Check the wx map to see that there is a trough over coast of Africa that has cranked the isobars and winds around to the north and freshened them–they who would otherwise be lighter trade winds from the NE.

These trough winds brings with them larger waves, which slows down progress.

My guess of the waves from the ww3 model is about 3.5 m from just west of north, which means they might be rowing with seas on the starboard bow... we have to learn later what real conditions are.

My guess is they might take a somewhat more westerly course when the wind and seas allow them.

Currents do not become an issue for a couple days i would guess, but we will keep an eye on it.

For next day or two waves are still predicted at from 350 (actually slipping a bit more to the west 340), but they should diminish. Sat down to 2.2 or so (down 40%), and by sunday start to move to the east, meaning from 010 or so.   200 miles west of you they are from almost NE.

PS normally we describe waves as the direction they move toward, but in our application it seems more logical to think of the direction they are coming from.... we will see as we progress here what is the best way to describe the seas in this application.  Generally wind and waves should be from the same direction, but there are multiple reasons that get them out of sync.

for one, the wind can change directions relatively quickly, but it takes half a day or longer for the seas to follow.

Also if there are any prevailing swells in the neighborhood, they combine with the wind waves to make a combined sea state which will have some combined height and direction.  Generally if the period of the waves are much longer than 12s or so, these are mostly swells, if less than 10 or so, they are mostly wind waves.  The boat is now experiencing something in between these two ends.

Saturday, January 19, 2013

Boat being readied for departure

Boat is now at the staging port and being charged, tested, rigged ad provisioned for the ocean trip. So far on track for a Wed departure.

For the time being you can follow the boat at the earlier tracking page used for Vancouver Island expedition, but we hope to have another display running shortly.

Sunday, January 13, 2013

Atlantic Wave Predictions

Here are the wave predictions from OPC for the Atlantic (most of these long ones with long periods in the tropics are swells). Dakar at 15N, is just off the chart in the bottom right. The boat will have NE wind waves from the trades, riding on top of these swells. Very roughly speaking, anything we see that is below 7 or 8s will be wind waves, and the longer waves are swells from storms well north of them.  Also the shorter period waves will not have much fetch behind them, whereas you will see the swell patterns clearly emanating from distant sources.

We have more specific data we will add here shortly.  They are about to get underway, so we have to get this stuff together in the next week or so.  If all works as planned, these data should be updated automatically every day.  We shall see.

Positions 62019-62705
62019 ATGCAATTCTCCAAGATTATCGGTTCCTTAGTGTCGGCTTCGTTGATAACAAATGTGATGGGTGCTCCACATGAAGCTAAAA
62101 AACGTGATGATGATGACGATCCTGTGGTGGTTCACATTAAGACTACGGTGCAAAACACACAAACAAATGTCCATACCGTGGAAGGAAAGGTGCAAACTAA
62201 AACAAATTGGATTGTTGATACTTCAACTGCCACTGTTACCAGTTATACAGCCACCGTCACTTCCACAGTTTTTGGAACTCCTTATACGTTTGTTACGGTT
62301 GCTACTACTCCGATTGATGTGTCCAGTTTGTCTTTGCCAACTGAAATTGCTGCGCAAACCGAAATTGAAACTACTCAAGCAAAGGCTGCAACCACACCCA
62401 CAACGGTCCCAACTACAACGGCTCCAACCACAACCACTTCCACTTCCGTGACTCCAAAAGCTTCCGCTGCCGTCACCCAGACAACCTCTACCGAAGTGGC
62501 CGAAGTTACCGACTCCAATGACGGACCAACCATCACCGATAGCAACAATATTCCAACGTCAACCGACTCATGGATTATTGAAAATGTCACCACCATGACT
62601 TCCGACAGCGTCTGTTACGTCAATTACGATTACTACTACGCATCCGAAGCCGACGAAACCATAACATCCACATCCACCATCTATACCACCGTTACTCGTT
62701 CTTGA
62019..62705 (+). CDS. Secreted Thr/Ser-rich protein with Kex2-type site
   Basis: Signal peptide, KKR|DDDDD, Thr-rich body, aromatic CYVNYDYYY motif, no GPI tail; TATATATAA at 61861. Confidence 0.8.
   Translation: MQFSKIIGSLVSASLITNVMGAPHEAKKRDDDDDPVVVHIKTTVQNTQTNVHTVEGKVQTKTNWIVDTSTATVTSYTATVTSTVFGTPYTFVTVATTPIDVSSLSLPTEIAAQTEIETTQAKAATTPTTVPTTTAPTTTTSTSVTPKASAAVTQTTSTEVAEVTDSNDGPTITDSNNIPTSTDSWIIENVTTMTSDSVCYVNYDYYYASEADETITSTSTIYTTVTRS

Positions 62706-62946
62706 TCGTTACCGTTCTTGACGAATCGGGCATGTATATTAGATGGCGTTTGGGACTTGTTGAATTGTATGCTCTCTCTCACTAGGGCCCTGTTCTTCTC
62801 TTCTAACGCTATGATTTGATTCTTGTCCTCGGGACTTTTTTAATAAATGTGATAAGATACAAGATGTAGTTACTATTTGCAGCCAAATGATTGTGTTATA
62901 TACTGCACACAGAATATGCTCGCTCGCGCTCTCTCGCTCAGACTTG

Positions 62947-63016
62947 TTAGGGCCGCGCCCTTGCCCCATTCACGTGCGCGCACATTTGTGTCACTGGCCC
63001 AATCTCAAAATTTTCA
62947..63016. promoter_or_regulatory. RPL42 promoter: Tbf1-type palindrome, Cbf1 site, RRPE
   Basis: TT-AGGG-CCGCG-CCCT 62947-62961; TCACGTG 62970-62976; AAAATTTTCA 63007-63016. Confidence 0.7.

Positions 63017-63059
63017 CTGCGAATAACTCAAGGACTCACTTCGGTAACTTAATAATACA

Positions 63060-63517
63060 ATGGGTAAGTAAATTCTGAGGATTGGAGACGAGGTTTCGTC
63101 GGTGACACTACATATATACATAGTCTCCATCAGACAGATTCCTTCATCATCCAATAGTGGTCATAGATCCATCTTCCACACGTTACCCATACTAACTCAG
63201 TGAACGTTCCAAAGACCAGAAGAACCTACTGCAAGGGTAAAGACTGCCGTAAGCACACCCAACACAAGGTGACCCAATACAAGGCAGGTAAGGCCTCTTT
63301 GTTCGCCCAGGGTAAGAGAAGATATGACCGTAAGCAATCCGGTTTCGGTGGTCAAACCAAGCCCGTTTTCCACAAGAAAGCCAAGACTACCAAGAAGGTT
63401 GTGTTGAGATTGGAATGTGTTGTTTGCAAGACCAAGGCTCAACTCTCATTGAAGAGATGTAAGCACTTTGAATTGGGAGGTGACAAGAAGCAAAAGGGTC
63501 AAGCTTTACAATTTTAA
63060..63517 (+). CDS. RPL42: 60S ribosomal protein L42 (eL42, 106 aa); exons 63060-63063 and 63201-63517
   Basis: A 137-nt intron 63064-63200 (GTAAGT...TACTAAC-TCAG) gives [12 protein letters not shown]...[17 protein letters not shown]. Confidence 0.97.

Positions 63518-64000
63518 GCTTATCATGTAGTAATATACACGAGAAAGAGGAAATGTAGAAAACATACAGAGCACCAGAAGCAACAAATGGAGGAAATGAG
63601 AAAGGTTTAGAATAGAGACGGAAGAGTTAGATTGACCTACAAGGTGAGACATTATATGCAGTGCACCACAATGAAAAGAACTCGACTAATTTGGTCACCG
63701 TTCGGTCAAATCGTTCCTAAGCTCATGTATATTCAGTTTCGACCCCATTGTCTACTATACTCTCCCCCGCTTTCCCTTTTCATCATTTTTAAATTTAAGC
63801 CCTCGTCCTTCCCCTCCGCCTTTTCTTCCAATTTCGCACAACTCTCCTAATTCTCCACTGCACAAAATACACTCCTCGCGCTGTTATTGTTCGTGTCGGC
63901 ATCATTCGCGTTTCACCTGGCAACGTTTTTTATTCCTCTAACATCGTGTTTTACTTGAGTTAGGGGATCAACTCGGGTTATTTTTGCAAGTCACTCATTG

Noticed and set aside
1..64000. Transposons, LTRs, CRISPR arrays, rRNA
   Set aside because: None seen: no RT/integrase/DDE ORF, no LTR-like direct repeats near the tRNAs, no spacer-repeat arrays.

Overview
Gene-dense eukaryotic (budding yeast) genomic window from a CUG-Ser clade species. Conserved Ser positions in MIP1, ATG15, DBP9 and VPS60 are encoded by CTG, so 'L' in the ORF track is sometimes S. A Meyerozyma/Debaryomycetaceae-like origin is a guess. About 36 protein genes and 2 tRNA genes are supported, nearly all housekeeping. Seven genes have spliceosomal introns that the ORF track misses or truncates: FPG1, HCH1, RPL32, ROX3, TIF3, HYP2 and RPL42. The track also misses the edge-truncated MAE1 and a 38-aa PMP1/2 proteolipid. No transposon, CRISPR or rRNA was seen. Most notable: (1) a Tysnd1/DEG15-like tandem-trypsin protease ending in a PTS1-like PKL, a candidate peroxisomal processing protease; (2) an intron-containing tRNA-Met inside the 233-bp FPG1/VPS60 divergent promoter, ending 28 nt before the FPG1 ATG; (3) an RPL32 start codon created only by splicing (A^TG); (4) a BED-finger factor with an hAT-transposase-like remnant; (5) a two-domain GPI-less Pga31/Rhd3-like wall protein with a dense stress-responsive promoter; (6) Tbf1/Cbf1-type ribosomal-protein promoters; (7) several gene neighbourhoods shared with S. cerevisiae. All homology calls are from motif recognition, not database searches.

and the 48h prediction
and the 96h prediction

Monday, January 7, 2013

Progress report with conch

I have learned today from Greg that the boat is due to arrive in Dakar on Sunday, Jan 13. It will then be moved to the private harbor of the Hotel Terrou Bi, whose official address is on Martin Luther King Boulevard, which is rather of a surprise and coincidence, as they might well be departing near the US holiday of Martin Luther King Jr Day (Jan 21).

To see where this is, start from the picture showing Dakar as the westernmost tip of Africa, and zoom in.

Thus we can fine tune the departure point we guessed in an earlier article, but that does not change any of the rest of those early notes.

As I understand, the boat is now on the ship SANTA GIORGINA, which is, as I write, headed into the port of Gibralter, to arrive before midnight, tonight. After that stop, it must turn around and go straight on down to Dakar, I would guess. Dakar is about 1600 nmi from its stop in ALGECIRAS, and the ship cruises in the ocean at about 14-15 kts, which will taken them about 4 - 5 days, so we are right at the 13th. You can use the above link to watch the boat on the ship come down the coast of Africa.

So standing somewhere near Martin Luther King Blvd. in Dakar near Martin Luther King Day here the local folks in Dakar will hear Jordan's famous conch signal saying good by. Below is his signal saying goodby to Starpath at our last meeting, with Greg and Pat in the background.

Here is another view of the conch in hand somewhere before or after the Round Vancouver Island expedition. We look forward to hearing it Miami sometime not long after the Vernal Equinox.

So first rough estimates: leave by Martin Luther King Day, arrive by the Vernal Equinox.

Update added on Jan 24, to follow though on the conch. Here is the conch going off at the start with a neat video attached.

Click the pic to see the French video. It has a 30s ad in front of it.